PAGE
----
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JACK: It was Rita betrayed your secretit wasnt me. (On R) RITA: Isnt that mean to shift the blame on to my shoulders. JACK: The loveliest in the world. MRS D: (To Phryne ) Oh, how you have improved. JACK: Impossible, there was no room for it. PHRY: Please confine such remarks to your wife. (L C) RITA: Let them out Jack, I know I come second. JACK: No; my heart has twins; I am fit to be shown in a museum as a man who is in love with two women at the same time. PHRY: Hold your tongue. JACK: I wont! I am proud of it. RITA: So am I. (Sits on sofa L ) PHRY: I am sorry to observe you are in mourning. MRS D: I should think I was. PHRY: You have suffered a loss? MRS D: Eight hundred a year (Sits L of table ) Eighteen months ago I wrote to Downey, as usual, to say I was going to join him, and instead of a remittance they enclosed me a certificate of his decease. (Bus) PHRY: He left me without a penny. Jack found me in despair. JACK: I thought Rita was in want of a mothera bodyguard. Mrs. Downey was a good figure to play the part. RITA: ( X to her) So I engaged her to take care of me, while I take care of her, and a better mother never spoiled an only child. JACK: She is inclined to overact, when she invents a noble fatherher first husband, the predecessor of Downey, a Mexican count. MRS D: It is strengthening my hand.

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JACK: Yes; but you need not hold five acres. MRS D: The public love a little romance. That disobedient girl refuses to mount a coronet on her note paper, or to sign herself Donna Rita Segovia y Martinez, Countess of Cuzco-Chihuahua. JACK: She prefers Mrs. Jack OBeirne. (Re-enter Barbara ) BARBARA: He is hereOh, I beg your pardon, you are engaged. (L. C) PHRY: No, do not go this is Miss Colpoys, Mrs. Downey, Mr. OBeirne RITA: ( X to him) Rita Martinez, who is very glad to know you. BARBARA: I am not surprised that Billy forgot me when he saw you. RITA: But he did notI let him talk to me about you, and that was all the charm he found in me. JACK: ( R.) Is she not an American angel? BARBARA: You seem very good. JACK: She is the same all through. BARBARA: I am sure of it. Dear Miss Godfrey, he is waiting outside to see you. PHRY: (To the rest ) Will you allow Miss Colpoys to show you around my little domain: JACK: Which being interpreted means get out (Offers Barbara his arm ) Who would not follow Miss Colpoys to the end of the earth? RITA: Jack. Stop ithow dare you do it under my very nose. MRS D: Better there than behind your back, my dear. PHRY: (Goes up, following them ) How happy they are. (Exeunt) (Enter Vereker. R 3 E) VER: (Down R) So I must propiate the governess. This designing woman has evidently got possession of Sir Dudley, and rules the whole establishment. She will marry the old fool. Now, to deal with my respected mother-in-law, on whose decision my fate depends.(Phryne comes down; they stand astounded regarding each other) Phryne.

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PHRY: You! I I expected to see another person.(C to L) VER: Lord Vauxhall? I am he. I little anticipated this meeting. But I understand your position.(To R C ) PHRY: I hope then you will respect it. VER: You may rely on my discretion. Your secret is safe with me. (C) If I were not a poor man, I would ask you to get a divorce from Carrington and become my wife, but you are a luxury I cannot afford. I envy Sir Dudley who is blindly infatuated. No wonder. (To R) PHRY: But you are aware that Mr. Carrington is my husband. VER: Of course. You will get released from that tie(Turning ) PHRY: And cover my soiled name with that of this worthy gentleman. VER: You women are so clever. I (To R) dont doubt you have contrived some little plan to deceive the old fool, in which, whatever it may be, you can rely on my assistance. PHRY: I am sure of that. And the price for that assistance is simply my help to obtain for you the hand and fortune of his daughter? (Still C) VER: And yours, that is to be. Precisely. PHRY: And if I decline VER: You wont do that? (Toward her R C ) I am sure you will not place me in so painful a predicament. PHRY: Out with it. You mean that you will proclaim me to be the imposter I am. You will tear the mask from my face. VER: I have no wish to injure your position in this neighborhood, but if you use your power over Sir Dudley and Barbara to defeat my claims here, I shall feel justified in disclosing to them what you are. Now make up your charming mind about this matter. Dont be rash; think it over.(Phryne rings the bell) What are you doing? PHRY: I am making up my mind, as your lordship requests. (Enter Maggie Q 3 E)(To Maggie ) You will find Miss Barbara in the garden beg her to come here. I wish to see her* here. MAG: Sir Dudley is coming up the lane, Miss.(Exit C to R) PHRY: Ah, so much the better. (To Vereker) Let us wait until he comes. (Around C )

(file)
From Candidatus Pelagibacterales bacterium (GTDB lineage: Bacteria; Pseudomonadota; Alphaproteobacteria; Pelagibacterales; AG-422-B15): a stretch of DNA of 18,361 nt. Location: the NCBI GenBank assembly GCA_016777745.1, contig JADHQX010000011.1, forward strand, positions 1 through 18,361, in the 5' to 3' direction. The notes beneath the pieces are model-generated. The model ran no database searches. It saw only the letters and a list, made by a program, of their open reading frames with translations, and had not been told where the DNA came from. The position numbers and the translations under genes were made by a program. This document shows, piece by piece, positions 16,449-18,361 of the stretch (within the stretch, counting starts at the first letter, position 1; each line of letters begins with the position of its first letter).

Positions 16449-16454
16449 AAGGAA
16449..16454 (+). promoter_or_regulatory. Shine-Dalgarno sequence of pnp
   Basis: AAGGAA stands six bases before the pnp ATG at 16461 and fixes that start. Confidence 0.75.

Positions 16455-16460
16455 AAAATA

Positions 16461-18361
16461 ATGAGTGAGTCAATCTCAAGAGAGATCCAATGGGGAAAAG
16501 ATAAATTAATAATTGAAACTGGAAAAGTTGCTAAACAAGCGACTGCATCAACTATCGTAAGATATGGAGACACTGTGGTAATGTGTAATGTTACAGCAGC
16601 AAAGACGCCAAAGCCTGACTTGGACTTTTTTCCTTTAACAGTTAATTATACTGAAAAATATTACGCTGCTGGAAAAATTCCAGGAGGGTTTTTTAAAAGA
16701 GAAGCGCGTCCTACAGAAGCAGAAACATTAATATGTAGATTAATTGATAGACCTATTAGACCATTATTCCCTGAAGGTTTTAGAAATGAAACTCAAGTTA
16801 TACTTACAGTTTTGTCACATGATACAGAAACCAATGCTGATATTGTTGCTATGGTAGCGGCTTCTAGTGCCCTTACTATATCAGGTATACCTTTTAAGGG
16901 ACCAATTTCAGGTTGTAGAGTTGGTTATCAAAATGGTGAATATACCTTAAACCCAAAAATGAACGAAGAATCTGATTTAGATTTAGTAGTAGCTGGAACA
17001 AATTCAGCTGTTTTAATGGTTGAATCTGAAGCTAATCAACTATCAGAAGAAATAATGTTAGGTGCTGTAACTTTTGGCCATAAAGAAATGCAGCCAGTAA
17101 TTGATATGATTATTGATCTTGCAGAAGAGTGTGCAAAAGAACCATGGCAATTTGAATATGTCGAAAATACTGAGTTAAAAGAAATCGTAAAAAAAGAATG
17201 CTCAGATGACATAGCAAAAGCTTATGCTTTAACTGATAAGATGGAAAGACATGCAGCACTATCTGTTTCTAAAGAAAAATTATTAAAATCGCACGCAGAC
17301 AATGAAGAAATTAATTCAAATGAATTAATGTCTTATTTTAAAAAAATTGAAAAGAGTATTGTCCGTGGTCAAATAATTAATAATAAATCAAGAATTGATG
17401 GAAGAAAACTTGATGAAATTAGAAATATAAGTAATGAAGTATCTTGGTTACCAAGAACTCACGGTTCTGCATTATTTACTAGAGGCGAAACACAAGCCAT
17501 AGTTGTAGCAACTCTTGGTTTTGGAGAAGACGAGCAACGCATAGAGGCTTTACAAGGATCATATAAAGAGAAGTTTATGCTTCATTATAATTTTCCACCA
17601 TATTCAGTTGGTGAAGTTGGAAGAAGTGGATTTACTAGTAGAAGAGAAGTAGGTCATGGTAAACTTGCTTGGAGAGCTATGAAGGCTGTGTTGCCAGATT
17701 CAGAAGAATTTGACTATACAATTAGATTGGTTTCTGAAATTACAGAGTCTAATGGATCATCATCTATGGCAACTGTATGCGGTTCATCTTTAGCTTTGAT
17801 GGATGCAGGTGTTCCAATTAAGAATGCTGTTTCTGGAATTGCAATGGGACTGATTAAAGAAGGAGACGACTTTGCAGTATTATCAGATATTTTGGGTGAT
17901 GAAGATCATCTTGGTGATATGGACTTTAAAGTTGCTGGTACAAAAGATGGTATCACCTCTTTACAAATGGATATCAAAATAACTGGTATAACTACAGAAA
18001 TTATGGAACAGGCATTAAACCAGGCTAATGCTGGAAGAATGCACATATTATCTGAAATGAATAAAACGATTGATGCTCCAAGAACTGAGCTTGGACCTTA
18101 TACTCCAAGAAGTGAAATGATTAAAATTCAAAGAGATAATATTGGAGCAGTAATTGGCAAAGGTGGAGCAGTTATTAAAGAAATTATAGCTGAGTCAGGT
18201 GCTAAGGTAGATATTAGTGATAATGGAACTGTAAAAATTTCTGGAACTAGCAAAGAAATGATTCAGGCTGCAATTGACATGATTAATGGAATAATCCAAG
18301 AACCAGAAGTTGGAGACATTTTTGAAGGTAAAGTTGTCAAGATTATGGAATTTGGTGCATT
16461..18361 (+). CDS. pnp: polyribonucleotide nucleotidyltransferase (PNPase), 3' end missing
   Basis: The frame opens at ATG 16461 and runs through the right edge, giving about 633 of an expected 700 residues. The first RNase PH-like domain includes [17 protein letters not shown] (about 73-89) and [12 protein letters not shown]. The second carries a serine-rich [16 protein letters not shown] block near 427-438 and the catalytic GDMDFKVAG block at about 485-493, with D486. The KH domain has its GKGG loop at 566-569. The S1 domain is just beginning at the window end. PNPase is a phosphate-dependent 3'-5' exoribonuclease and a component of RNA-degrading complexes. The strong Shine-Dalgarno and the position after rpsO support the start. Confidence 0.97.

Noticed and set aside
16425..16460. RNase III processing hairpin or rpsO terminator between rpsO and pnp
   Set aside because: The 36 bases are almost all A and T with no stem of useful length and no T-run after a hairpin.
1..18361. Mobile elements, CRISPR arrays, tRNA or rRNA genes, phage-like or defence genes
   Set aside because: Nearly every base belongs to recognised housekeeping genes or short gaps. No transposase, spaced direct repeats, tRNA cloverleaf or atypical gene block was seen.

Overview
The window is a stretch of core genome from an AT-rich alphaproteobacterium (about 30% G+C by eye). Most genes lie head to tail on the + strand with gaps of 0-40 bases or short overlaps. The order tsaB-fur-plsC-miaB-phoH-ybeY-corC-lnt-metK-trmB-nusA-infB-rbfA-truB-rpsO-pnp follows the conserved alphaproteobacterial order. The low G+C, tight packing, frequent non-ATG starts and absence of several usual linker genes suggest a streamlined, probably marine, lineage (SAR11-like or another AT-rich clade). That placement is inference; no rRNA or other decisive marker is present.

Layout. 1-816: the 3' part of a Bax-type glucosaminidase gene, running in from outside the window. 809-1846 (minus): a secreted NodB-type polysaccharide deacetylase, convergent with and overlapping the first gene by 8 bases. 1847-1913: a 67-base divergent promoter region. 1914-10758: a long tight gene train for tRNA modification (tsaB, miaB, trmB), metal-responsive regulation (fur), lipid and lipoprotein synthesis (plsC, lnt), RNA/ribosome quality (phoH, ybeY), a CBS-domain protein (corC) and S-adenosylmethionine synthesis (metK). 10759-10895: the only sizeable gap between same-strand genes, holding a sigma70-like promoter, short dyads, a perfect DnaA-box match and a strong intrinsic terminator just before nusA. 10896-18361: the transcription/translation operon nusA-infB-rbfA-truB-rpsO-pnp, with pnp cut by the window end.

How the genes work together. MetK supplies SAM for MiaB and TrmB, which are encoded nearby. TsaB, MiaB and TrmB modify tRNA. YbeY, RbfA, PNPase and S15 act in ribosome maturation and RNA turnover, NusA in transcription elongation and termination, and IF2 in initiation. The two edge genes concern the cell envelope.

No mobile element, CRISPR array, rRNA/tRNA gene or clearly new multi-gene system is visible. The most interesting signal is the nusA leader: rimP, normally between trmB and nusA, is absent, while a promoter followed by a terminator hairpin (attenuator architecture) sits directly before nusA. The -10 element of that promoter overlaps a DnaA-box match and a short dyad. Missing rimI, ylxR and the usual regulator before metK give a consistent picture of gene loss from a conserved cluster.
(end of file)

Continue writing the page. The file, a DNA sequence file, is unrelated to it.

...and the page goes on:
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VER: Would it not be better to see them privately? PHRY: No. This is part of the little scheme I have contrived to which you alluded just now.(Sits on sofa) VER: Shall I not be rather awkwardly placed? PHRY: Not at all. Your presence is essential. VER: Pray, explain your intention? (Down R) PHRY: Dont you think the Japanese are in many ways a remarkable people? VER: The Japanese. PHRY: Yes. They seem to have exerted an influence over our taste in decorative art. (Fan bus) VER: (Aside) Is she off her head? We heard that she had passed some time in a lunatic asylum. PHRY: There is one of their customs which I find admirably graceful. I mean that of selfexecution. VER: (Aside) My sudden appearance has provoked a relapse. PHRY: They call it Hara-Kiri. When the honor of a nobleman is wounded and he perceives no means of redress, he becomes his own executioner. VER: I do not believe in any such nonsense. (Enter Sir Dudley, R. Barbara C) PHRY: I am glad you have come. I want your presence to witness an act of supreme justice in which my lord here cannot believe. VER: What the devil can she mean? PHRY: There are two guests here in your house whose presence dishonors your roof; two imposters whom it is my duty to unmask; one is the disgraced wife of Mark Carrington, the other an unconvicted felon. (Enter Mrs. Downey, Rita, and Jack C)

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Two years ago that woman in a moment of passion left the home of her husband to seek refuge with a friend. MRS D: Yes, with me. (To her) PHRY: By a cowardly snare she was carried to a house which she believed to be that of this ladyit was the residence of a man who had contrived this scheme to compromise her good name. I was that helpless, innocent woman, and there is the man who wrecked my life. (X C)Do you believe me? SIR D: I do, with all my soul. BARBARA: (Crosses to her ) So do I. VER: (R) I must be allowed to qualify these statements as purely imaginary. The lady has been recently the inmate of an asylum from which, it seems, she has been prematurely released. PHRY: (Down L C to Rita) (Barbara turns to Sir D) Is it false also that here a few moments ago when you discovered in Miss Godfrey, your victimwhen you though her in your power, you threatened to expose the disgraced wife if she refused her aid to deceive Sir Dudley and sacrifice his child. VER: (C) Has this unhappy lady no friend to take care of her and put her under proper restraint. MARK: Yes, my lord, she has one who feels at last how deeply she has been wronged and who can verify every word she has spoken. PHRY: Mark! (He goes to her and embraces her) JACK: I could not imagine by what means conviction could be carried to Carrington as to the share you took in this business, but you have managed it very well. VER: So glad to have assisted at a reconciliation. Sir Dudley, I trust you will exte nd a pardon to your nephewI resign in his favor. SIR D: You anticipate my intentions. (Phryne and Mark on sofa) VER: Good evening. (Exit) MARK: Sir Dudley, you assured me that in Miss Godfrey I should find all that was lovely, gracious, and pure in woman; forgive me if I am a convert to your creed. SIR D: (X C) Dont laugh at me.

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PHRY: Laugh at youmy benefactor, my father. SIR D: I must lose you; and my daughter also, what will become of me JACK: ( Aside) Downey, my dear, nows your chance. MRS D: No, sir; Barbara will never leave your side. You will take me in to board for life. JACK: I say, Phryne, how about that offer I took from you to Mark about the divorce. PHRY: (Embracing Mark ) Oh, no. TAG Ring. The heart that conquers is the heart that yields. CURTAIN